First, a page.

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Giuliani AWOL
In Cyberspace

Yes, Rudy Giuliani has a sizable lead in the latest Washington Post-ABC News poll. Yes, Giuliani is considered the Republican frontrunner (though Mitt Romney mightily disagrees). But in the online race, where social networking sites such as YouTube, Facebook and MySpace offer easy, cheap, innovative ways to rally the base, Hizzoner has fallen way behind the pack.

It's gotten so glaringly obvious that a spokesman for, the MySpace for baby boomers, called The Post earlier this week. Giuliani, the spokesman told us, is the only big-name contender who doesn't have an Eons profile. Baffled, the spokesman wondered: " Um, what's going on with Giuliani's online presence?"

We've been wondering that for months.

Giuliani's the only candidate whose MySpace profile is set to private. ("Is there any special wisdom that he can claim for being the only one with a private profile?" quipped a Republican online political operative.) He's invisible on Facebook, where the profiles of Rep. Ron Paul, an online darling, and Romney, whose five sons are blogging it up online, have 14,000 and 12,000 supporters, respectively. And while Sen. Hillary Clinton, the Democratic frontrunner, has posted YouTube-specific videos ("The Sopranos" spoof the best among them), Giuliani keeps on merely uploading speeches and television appearances on his YouTube channel.

Interestingly enough, when the International Association of Fire Fighters took out their video hit on the former New York mayor, Hizzoner issued a detailed prebuttal -- in the form of a press release.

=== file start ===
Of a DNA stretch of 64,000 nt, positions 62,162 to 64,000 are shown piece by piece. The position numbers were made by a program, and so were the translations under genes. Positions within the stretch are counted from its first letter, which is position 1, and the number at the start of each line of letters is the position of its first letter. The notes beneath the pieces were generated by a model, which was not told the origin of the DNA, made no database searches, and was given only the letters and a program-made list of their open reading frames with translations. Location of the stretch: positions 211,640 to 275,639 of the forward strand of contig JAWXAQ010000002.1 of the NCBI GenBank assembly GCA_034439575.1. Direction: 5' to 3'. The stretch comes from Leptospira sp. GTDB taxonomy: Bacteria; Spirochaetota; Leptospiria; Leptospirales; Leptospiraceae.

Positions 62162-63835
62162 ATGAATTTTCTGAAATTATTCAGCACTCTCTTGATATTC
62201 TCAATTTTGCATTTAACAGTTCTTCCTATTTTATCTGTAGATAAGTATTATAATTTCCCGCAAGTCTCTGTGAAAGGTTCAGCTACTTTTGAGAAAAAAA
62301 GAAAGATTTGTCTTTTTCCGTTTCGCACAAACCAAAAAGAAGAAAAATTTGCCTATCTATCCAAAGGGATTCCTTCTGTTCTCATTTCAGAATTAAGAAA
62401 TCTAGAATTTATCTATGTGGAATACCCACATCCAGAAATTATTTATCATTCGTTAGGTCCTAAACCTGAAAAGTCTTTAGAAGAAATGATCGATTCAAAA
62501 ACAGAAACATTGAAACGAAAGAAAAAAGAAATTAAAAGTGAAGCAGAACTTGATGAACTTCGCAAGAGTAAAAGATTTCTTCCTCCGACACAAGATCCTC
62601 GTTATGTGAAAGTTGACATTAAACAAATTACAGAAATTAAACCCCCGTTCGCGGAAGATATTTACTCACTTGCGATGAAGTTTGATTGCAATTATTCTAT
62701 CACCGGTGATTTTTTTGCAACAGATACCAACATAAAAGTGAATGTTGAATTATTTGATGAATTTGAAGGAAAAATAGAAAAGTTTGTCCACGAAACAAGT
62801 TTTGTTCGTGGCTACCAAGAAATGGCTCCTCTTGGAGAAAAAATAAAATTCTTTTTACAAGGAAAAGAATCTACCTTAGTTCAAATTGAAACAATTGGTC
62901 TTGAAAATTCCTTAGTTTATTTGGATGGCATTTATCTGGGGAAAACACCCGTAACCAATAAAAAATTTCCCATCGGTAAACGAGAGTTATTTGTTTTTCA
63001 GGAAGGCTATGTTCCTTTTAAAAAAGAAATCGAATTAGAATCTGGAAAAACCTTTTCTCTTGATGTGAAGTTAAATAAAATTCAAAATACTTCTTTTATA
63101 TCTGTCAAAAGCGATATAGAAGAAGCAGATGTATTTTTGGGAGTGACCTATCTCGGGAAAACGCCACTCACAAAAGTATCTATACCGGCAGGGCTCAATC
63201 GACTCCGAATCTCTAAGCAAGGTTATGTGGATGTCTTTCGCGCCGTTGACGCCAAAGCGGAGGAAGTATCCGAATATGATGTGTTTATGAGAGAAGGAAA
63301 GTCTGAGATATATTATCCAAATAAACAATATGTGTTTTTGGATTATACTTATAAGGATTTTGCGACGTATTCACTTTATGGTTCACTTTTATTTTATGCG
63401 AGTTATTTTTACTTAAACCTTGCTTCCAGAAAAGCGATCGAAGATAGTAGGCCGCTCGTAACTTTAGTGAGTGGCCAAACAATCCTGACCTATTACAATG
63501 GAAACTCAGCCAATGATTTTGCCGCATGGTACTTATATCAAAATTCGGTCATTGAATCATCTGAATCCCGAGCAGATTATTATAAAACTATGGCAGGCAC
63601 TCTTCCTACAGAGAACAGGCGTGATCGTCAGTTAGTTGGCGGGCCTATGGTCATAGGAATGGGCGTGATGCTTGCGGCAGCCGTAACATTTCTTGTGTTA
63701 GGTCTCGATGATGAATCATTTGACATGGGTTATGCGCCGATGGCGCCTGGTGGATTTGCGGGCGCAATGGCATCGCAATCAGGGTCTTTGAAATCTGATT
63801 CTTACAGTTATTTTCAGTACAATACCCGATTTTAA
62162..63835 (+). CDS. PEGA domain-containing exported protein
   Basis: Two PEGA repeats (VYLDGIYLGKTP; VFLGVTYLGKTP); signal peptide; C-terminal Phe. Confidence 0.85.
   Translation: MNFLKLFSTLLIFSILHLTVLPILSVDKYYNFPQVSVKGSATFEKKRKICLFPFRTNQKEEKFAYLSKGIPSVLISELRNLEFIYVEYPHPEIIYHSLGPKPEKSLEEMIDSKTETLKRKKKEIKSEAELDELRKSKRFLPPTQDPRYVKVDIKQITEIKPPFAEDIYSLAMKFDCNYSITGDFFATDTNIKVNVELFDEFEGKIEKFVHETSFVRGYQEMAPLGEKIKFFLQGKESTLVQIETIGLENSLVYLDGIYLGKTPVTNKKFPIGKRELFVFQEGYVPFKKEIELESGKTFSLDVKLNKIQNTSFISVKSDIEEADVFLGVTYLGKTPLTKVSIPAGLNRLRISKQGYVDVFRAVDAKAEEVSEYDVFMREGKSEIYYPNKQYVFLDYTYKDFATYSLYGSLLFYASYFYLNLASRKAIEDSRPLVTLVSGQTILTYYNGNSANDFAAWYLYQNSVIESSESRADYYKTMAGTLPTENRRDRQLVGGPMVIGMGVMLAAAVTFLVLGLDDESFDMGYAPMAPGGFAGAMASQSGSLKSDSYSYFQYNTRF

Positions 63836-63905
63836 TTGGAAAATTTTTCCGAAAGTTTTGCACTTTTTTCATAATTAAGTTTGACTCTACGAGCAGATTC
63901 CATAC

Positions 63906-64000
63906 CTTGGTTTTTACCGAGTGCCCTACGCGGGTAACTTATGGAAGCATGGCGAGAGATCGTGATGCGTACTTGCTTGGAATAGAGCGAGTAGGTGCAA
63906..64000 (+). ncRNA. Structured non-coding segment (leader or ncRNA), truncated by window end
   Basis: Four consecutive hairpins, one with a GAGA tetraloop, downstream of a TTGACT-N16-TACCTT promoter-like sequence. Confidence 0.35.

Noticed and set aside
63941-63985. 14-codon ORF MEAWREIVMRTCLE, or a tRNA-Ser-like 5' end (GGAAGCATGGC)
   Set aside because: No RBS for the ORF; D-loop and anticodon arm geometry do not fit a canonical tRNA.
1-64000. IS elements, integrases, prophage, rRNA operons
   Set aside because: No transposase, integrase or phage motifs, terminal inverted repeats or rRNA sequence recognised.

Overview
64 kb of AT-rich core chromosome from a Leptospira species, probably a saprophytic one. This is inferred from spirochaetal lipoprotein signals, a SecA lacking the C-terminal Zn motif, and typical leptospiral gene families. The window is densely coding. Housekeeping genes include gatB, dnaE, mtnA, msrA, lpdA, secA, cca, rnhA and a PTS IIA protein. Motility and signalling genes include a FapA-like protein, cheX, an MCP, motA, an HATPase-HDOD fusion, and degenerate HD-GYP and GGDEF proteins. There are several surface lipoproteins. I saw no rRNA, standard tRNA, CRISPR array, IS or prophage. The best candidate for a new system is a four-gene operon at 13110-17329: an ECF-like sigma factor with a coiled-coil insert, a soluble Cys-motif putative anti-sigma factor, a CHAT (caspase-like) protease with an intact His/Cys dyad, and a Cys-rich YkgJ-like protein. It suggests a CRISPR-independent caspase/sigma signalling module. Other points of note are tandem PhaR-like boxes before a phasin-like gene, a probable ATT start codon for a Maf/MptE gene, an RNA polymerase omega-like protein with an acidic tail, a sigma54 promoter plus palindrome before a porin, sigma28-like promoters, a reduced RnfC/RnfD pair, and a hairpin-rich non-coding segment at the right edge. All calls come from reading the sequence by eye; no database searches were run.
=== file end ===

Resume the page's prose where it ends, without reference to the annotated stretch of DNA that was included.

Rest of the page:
(Some background: Katie Harbarth, formerly of the Republican National Committee's eCampaign shop, heads Giulian's online team. Patrick Ruffini, the Webmaster for Bush's re-election campaign in 2004, served as Giuliani's online adviser for four months but left a few weeks ago; his departure "was done amicably," he said, but he declined further comment.

"There's been a lot of talk about the gap between the Republicans and Democrats online. Well, there's a gap within the GOP, too. Fred Thompson, Mitt Romney and John McCain are on one side. And Rudy Giuliani is on another," snapped a frustrated Republican OPO, who's unaffiliated with a campaign and declined to be identified.

Added Matt Lewis, a blogger and director of operations at Townhall, the popular conservative site (who thankfully agreed to be identified): "There are two reasons why Rudy is lagging behind online. First of all, he's the frontrunner. If you look at the campaigns that really do innovative, revolutionary things online, they are usually the underdog campaigns -- Ron Paul. When you're a frontrunner like Rudy, you don't want to take risks and make mistakes. Secondly, I've been to events where Rudy has spoken. He's very guarded. He's not the most accessible of candidates, and that's the online campaign that he's run so far."

Is this why Hizzoner is leaning towards snubbing the upcoming CNN/YouTube debate on Sept. 17?

Already, Republican OPOs, young turks such as Ruffini and David All, have launched an online petition to urge Giuliani and others to attend the GOP's turn on videopopulism on Sept. 17.

Josh Hersh, a student at Kansas State and a Giuliani supporter, has made a YouTube video touting the petition.

-- Jose Antonio Vargas

By Post Editor  |  July 27, 2007; 4:38 PM ET
Categories:  B_Blog , Rudy Giuliani  
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